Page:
One of the hottest young stars in Americana music is Sturgill Simpson. With a sound that pulls deeply from traditional country and Americana music and a tireless work ethic, Simpson's profile has grown considerably in the last year. At Americanafest, he performed as part of Ed Helms' Midnight Windup and then in a Showcase on Thursday night. We caught up with Sturgill on Sept. 20 at the conference to talk about his music and where he goes from here.
You made an appearance on Wednesday night at Ed Helms' Midnight Windup. Can you tell us a little about how that came about?
Honestly, you probably know about as much as I do! I got a call a couple of days before to do it and we jumped on it. My wife and I are big fans of The Office with Ed Helms. The guys who were my backing band were all my age and similar styles. It was the most spontaneous fun I've had in a long time.
Your new album is “Hightop Mountain.” Can you tell us a little about what influenced your work on that album?
I wasn't shooting for any specific time period. A lot of people want to put kind of '70s time frame to it but I just wanted to do something that was unapologetically traditional, but not retro or a novelty album, and at the same time incorporating the modern sonic soundscape. Maybe there's a little psychedilia there, I listen to a lot of '60s rock and roll in there. I just wanted to hit that embodiment of traditional secular country music.
On the album, you got to work with a major legend, Hargus “Pig” Robbins.
That was surreal. Dave and I were discussing sonic texture and I said I really liked that big present overpowering piano, and Pig and Floyd were the only guys to really get that. Floyd is gone so Dave was like “let's just call Pig.” And I was like “What?” But Dave had his number. He came over and listened to the songs a time or two first. It was like watching a wizard work. He came out and just played it all perfectly the first time. Literally all his stuff on the record was first or second take at most. It really pushed me internally to do the absolute best I can and just detach the ego.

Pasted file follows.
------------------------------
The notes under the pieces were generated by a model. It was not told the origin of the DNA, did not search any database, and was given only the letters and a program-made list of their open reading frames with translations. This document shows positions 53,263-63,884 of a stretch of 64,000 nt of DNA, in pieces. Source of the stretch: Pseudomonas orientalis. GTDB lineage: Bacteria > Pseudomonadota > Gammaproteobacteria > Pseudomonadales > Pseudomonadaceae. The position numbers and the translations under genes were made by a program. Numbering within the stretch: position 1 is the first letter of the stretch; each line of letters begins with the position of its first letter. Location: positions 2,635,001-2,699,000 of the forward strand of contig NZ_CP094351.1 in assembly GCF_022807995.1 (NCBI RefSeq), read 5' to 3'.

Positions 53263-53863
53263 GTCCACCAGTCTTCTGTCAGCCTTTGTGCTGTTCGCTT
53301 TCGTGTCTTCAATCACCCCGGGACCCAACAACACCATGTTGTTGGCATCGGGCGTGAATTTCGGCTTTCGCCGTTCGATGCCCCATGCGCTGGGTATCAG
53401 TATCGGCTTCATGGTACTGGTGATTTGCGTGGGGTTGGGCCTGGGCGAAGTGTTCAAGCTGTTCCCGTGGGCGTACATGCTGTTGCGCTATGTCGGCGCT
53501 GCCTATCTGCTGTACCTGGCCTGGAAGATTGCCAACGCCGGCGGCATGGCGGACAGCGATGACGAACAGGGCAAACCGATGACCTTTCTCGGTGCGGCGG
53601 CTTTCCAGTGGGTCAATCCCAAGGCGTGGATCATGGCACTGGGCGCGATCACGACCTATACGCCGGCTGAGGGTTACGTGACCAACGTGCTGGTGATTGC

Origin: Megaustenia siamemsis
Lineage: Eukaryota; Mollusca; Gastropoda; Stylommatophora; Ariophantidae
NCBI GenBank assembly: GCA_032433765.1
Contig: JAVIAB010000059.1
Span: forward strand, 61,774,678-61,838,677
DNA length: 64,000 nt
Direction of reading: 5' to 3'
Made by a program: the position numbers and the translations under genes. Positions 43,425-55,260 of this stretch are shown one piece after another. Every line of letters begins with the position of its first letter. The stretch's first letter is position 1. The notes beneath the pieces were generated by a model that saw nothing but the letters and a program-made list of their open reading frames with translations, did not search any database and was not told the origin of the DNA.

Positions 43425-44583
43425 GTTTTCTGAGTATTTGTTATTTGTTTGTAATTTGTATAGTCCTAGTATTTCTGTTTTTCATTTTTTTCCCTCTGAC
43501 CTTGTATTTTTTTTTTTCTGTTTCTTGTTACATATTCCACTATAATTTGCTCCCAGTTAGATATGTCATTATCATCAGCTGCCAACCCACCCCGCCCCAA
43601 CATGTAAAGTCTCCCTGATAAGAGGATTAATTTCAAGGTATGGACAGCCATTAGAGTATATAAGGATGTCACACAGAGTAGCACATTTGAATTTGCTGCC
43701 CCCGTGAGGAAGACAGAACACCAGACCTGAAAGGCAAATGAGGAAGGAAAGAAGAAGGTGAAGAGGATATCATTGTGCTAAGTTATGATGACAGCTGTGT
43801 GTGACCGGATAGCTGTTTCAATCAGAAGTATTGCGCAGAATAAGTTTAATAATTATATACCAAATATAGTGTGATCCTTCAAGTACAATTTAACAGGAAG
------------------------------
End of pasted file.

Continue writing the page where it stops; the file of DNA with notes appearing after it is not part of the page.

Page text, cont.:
What do you take away working with legends like that?
That you're never good enough. You can always be better. There's no such thing as “I got it.”
What other bands influenced you? Who did you air guitar to as a kid.
All the obvious stuff. I had older cousins so by 5th grade they'd ruined my life good and proper. I bought “Appetite for Destruction” as a kid. Lots of Led Zeppelin, lots of Hendrix. Guys like Roy Buchanan, Fleetwood, lots of Delta Blues. I absorbed so much bluegrass and country as a small child that my palate rejected it for a while. I just had to step away from it. Jimmy Page was a huge influence.
When you're doing your music, what do you think bands like that who people wouldn't expect bring to your music?
Something I find incredibly lacking today, especially in modern country, it's attitude. Even guys like Bill Monroe had it. They had balls, you know. You could feel it. It needs to have some sauce on it, man.
That's a pretty good mention since if you've been down to Broadway today, we have the 30 Taylor Swift semis there.